Chabad of Park City serves the homebound through its Thanksgiving Project
Chabad of Park City’s Rabbi Yudi Steiger is thinking about those who are homebound this Thanksgiving due the coronavirus pandemic.
This is why he is seeking volunteers to deliver Thanksgiving dinners, nominate a family that is in need of a dinner or sponsor a family or multiple families to receive Thanksgiving dinners.
Individual dinners cost $36, and people can choose to sponsor as many families as they would like, according to Steiger.
Community members who are interested in doing any of these things for the Chabad Park City’s Thanksgiving Project can fill out a volunteer form by visiting jewishparkcity.com/thanks or emailing email@example.com.
“Already the response of those who want to be part of the Thanksgiving Project has been incredible,” Steiger said. “It’s been very encouraging to see the community wanting to help.”
The Thanksgiving Project’s concept evolved from what Chabad Park City did in the early weeks of COVID-19.
“The pandemic began in March, and we celebrated Passover at the beginning of April,” Steiger said. “Since the pandemic kept a lot of people home, it was the first Passover for many to spend alone.”
At that time, many local Jewish families didn’t have the proper symbolic foods that are traditionally prepared for the Passover Seder plate, nor did they know how to conduct a proper Seder, a ritual that retells the liberation of the Israelites from Egypt, according to the rabbi.
“So, we conducted a Zoom class for the Seder, and also distributed Seder-to-go kits to many members of the community,” he said.
The kits contained a prepared dinner and everything a family needed to hold a proper Seder, Steiger said.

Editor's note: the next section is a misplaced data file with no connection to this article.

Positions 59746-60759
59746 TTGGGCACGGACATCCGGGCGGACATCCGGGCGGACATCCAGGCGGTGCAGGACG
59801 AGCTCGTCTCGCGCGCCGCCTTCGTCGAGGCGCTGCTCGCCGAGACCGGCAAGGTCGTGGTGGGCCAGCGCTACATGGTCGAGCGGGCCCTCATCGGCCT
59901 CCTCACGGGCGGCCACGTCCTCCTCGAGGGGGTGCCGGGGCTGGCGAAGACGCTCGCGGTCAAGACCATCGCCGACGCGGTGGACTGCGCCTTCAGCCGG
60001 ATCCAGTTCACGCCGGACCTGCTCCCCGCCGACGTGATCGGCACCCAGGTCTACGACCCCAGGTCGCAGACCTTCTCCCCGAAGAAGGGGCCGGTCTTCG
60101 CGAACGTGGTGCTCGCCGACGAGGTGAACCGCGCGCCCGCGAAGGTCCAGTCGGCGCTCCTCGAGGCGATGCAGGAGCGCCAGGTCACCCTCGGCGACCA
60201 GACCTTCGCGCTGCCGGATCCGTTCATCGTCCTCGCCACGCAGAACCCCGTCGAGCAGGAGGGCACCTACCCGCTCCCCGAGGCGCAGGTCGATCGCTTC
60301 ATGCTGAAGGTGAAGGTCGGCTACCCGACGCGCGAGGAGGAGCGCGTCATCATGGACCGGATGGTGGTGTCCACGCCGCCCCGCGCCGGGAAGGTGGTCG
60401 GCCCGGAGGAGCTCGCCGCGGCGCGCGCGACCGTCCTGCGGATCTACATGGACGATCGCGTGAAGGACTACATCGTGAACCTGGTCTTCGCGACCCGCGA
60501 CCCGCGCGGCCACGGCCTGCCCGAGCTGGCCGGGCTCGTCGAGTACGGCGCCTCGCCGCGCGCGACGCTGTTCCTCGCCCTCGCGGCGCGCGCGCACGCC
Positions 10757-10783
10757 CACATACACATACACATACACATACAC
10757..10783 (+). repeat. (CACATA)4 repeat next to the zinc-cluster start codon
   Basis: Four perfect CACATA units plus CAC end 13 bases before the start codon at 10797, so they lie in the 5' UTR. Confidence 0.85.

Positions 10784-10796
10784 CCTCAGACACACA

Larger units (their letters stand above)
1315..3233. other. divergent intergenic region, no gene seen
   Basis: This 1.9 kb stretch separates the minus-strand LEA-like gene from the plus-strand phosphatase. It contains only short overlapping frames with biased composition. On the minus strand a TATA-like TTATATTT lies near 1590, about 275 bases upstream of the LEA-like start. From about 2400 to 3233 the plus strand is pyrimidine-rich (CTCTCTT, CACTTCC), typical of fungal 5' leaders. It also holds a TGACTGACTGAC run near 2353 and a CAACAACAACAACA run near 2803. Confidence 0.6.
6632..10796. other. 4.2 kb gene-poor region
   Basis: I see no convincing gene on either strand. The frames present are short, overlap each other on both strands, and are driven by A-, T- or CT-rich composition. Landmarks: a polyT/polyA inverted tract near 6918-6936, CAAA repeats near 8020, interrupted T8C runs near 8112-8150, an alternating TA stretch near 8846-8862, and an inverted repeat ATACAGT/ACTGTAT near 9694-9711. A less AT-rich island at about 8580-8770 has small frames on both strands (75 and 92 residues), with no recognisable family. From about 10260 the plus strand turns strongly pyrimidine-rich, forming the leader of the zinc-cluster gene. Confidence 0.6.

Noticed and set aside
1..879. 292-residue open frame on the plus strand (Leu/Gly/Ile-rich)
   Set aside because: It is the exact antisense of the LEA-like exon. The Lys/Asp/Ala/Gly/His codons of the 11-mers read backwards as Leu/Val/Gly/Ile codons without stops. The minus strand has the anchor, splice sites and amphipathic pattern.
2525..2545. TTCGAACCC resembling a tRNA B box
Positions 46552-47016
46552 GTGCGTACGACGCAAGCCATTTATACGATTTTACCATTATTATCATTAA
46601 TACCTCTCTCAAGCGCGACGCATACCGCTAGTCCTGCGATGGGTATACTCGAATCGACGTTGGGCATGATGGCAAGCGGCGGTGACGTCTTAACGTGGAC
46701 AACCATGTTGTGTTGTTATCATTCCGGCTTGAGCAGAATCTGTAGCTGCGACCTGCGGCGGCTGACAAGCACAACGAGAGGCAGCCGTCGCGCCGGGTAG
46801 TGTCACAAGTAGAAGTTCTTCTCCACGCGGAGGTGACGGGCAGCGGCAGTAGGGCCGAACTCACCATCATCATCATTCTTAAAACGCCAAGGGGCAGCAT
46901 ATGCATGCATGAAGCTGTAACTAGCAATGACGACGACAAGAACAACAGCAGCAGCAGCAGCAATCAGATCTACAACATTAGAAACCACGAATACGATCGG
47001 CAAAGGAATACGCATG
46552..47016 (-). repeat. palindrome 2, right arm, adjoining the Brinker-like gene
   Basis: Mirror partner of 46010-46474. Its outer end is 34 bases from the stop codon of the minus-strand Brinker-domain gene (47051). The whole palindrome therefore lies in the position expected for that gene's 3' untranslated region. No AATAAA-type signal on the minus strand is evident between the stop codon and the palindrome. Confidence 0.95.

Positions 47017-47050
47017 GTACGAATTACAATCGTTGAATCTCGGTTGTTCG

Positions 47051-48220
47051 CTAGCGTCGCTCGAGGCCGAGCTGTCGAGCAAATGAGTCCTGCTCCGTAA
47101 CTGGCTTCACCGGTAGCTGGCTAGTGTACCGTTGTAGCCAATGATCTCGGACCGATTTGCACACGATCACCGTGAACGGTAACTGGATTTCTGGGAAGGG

“We immediately saw the appreciation and felt an overwhelming positive response,” he said. “And it was brought up by many that we should continue to do things such as this.”
So Chabad of Park City began distributing Shabbat bags that would help community members celebrate the Jewish sabbath at home. And the concept continued through the High Holy Days — Rosh Hashanah and Yom Kippur, Steiger said
“Now we have Thanksgiving coming up,” he said. “So we decided to do what we did before, but do it with Thanksgiving dinners.”
Thanksgiving is a special time for the Jewish community, Steiger said.
“It is important for us to express our thanks to God and be appreciative for all that we have, even if we are in this challenging time,” he said. “One of the greatest ways of showing our gratitude to God is by caring for those who have less than us.”
Showing thankfulness is also a cornerstone of Judaism, according to Steiger.
“We start our day by giving thanks when we wake up by reciting the Modeh Ani prayer which thanks God for another day,” he said. “In connection to that, we have another prayer in which we accept upon ourselves to love every human being as we love ourselves. That’s why we felt it was crucial to do something that will benefit them.”
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